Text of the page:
Carolyn Guinzio On “PIER”:
PIER is from a long poem sequence called V. The piece enters the interior universe of a widow who sings for funeral masses. It follows her through the first months and years after her husband’s death as she continues to live in the same house situated near a great lake. V keeps herself tethered to life, while acknowledging the afterlife, through her voice. Losing it would feel like plunging into an abyss, and in this poem, she is experiencing just that. Her hope is to measure out what she has left in order to get to the end. V is in a constant battle against silence and all that silence implies.
Susan Fuchtman on “Valediction in Guatemala”:
After finishing college, our daughter went to Guatemala to teach English in a small mountain village. She stayed with a family there and a few months after her arrival we visited. This poem tries to capture my experience of visiting a daughter who was growing into a woman, meeting the people who had cared for her, and seeing the beauty and difficulty of the place. I drafted it at a Poetry Foundation workshop given by Maggie Queeney in late 2019/early 2020 in response to her prompt, “Write about a greeting or a goodbye.” I started working Tara Skurtu, poetry editor and coach, in February of 2020 and Valediction in Guatemala was the first poem we workshopped. It was in revision from February to April of 2020. This poem represents a lot of learning: how hard it is to really finish a poem; how nice it is to have it finally “leave-alonable” (Tara’s term); and that the parts I feel a little awkward about, like “slipping place,” might be the best parts.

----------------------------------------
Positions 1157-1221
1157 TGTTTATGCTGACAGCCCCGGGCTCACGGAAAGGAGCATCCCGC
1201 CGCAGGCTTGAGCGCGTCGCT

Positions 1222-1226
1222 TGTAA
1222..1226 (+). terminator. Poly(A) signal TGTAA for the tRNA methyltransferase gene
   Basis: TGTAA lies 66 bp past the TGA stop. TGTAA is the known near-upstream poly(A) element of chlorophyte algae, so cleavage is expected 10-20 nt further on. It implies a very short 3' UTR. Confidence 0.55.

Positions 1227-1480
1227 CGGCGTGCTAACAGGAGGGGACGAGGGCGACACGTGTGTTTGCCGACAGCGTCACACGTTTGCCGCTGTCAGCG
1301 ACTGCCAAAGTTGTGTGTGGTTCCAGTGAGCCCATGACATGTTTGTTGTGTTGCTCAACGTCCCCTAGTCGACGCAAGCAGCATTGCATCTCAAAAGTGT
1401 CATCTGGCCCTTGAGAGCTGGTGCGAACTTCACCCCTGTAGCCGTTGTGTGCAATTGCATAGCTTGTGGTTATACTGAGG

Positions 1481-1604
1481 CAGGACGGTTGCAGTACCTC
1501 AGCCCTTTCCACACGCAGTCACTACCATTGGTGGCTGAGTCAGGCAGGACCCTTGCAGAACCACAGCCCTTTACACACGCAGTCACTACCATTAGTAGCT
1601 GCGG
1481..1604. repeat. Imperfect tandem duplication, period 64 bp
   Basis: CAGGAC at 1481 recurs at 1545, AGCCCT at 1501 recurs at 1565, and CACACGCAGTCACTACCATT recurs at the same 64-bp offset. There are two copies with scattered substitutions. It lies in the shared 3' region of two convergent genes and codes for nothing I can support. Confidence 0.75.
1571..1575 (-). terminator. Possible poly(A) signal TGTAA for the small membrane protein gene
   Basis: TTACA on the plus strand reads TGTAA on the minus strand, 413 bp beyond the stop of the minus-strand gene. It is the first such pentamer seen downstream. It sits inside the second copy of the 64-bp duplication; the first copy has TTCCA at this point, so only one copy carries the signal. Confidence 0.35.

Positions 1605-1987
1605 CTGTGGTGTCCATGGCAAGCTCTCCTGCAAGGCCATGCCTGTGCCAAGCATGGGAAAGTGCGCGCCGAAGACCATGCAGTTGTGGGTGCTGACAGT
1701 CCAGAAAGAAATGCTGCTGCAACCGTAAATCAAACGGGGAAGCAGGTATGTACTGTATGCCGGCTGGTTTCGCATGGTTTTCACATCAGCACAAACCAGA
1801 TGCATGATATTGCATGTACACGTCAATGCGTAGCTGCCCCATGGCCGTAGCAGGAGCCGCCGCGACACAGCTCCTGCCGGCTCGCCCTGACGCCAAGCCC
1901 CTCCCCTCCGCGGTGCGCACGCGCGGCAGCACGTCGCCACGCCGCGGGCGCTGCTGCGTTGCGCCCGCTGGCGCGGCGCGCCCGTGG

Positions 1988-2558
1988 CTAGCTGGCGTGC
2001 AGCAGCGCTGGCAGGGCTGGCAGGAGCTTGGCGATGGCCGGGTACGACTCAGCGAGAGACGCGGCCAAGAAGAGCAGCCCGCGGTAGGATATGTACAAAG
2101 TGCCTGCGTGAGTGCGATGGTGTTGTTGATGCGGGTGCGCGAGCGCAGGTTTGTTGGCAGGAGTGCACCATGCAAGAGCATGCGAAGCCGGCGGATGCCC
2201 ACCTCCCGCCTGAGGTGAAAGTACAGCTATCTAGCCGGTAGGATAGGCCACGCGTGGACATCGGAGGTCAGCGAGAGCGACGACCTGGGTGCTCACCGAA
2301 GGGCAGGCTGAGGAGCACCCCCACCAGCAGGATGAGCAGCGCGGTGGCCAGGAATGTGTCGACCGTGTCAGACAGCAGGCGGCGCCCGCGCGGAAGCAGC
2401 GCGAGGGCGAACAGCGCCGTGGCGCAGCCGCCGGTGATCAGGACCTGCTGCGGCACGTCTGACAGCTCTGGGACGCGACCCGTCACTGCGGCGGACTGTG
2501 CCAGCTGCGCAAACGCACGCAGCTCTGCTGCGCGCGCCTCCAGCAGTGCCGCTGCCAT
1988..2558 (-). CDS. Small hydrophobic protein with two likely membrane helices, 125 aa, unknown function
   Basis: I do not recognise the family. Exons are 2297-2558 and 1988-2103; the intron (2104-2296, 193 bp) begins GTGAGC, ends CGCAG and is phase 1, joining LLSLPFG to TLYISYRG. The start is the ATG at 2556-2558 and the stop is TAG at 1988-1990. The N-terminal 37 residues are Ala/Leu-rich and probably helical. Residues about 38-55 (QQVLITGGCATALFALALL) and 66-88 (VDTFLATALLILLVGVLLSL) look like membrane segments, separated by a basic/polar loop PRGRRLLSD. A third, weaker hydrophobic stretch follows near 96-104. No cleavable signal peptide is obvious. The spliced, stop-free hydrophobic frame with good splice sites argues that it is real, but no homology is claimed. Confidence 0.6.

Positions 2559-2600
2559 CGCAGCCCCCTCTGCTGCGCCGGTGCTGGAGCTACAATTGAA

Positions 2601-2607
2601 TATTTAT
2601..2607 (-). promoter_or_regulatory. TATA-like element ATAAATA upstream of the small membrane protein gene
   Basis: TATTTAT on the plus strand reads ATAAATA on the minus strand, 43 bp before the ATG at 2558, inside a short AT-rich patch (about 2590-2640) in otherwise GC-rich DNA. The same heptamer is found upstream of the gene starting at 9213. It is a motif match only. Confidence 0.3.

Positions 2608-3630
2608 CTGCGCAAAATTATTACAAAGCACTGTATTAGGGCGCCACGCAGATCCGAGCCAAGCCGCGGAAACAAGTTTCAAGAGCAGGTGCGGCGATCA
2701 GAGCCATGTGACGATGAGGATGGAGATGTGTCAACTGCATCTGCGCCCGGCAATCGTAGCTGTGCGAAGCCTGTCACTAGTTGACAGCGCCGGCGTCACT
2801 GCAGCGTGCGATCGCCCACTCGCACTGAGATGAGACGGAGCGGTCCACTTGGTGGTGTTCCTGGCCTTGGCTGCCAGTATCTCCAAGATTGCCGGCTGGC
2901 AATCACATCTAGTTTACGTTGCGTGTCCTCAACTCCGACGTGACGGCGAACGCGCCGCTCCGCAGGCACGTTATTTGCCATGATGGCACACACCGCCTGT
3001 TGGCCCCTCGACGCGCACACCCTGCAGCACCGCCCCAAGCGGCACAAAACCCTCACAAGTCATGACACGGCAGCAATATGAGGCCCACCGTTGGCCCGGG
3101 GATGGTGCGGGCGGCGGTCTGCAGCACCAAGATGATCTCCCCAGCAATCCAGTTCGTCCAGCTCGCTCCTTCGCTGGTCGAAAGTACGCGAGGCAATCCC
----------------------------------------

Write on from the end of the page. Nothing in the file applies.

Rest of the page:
Charles O. Hartman on “Enthralled” and “Four Square”:
Starting from the computer file’s Created date, I trace the initial draft of “Enthralled” to a notebook entry for May 17, 2014. It follows by a few pages the first version of an entirely different poem about “Assembly Square,” a place n Nafplio, where I was staying for a month. But “Enthralled” is set in Athens, in a shopping street under the Acropolis; its material is remembered, rather than observed with the page open on my knee. The memory was probably from a week or two earlier, when I was in transit.
I noticed at the time that it was quite a day. “Assembly Square” runs to 35 largely finished lines, and “Enthralled” (in cruder shape and under a different title) adds another 25. It’s probably of interest only to me to wonder whether, if “Assembly Square” had felt less complete, I would have had the internal space to go on to a whole new poem.
I added more drafts in mid-2015 and mid-2018. Why the gaps? The file languished on a hard disk I didn’t comb through until I began collecting poems for a new book.
“Four Square” had a simpler birth—though surely I had been noticing its story for years. On March 8, 2018 I got the first 7 drafts, and by draft 2 I’d already settled on the four four-line stanzas of five-syllable lines. The rest (drafts 8-13) is phrasing.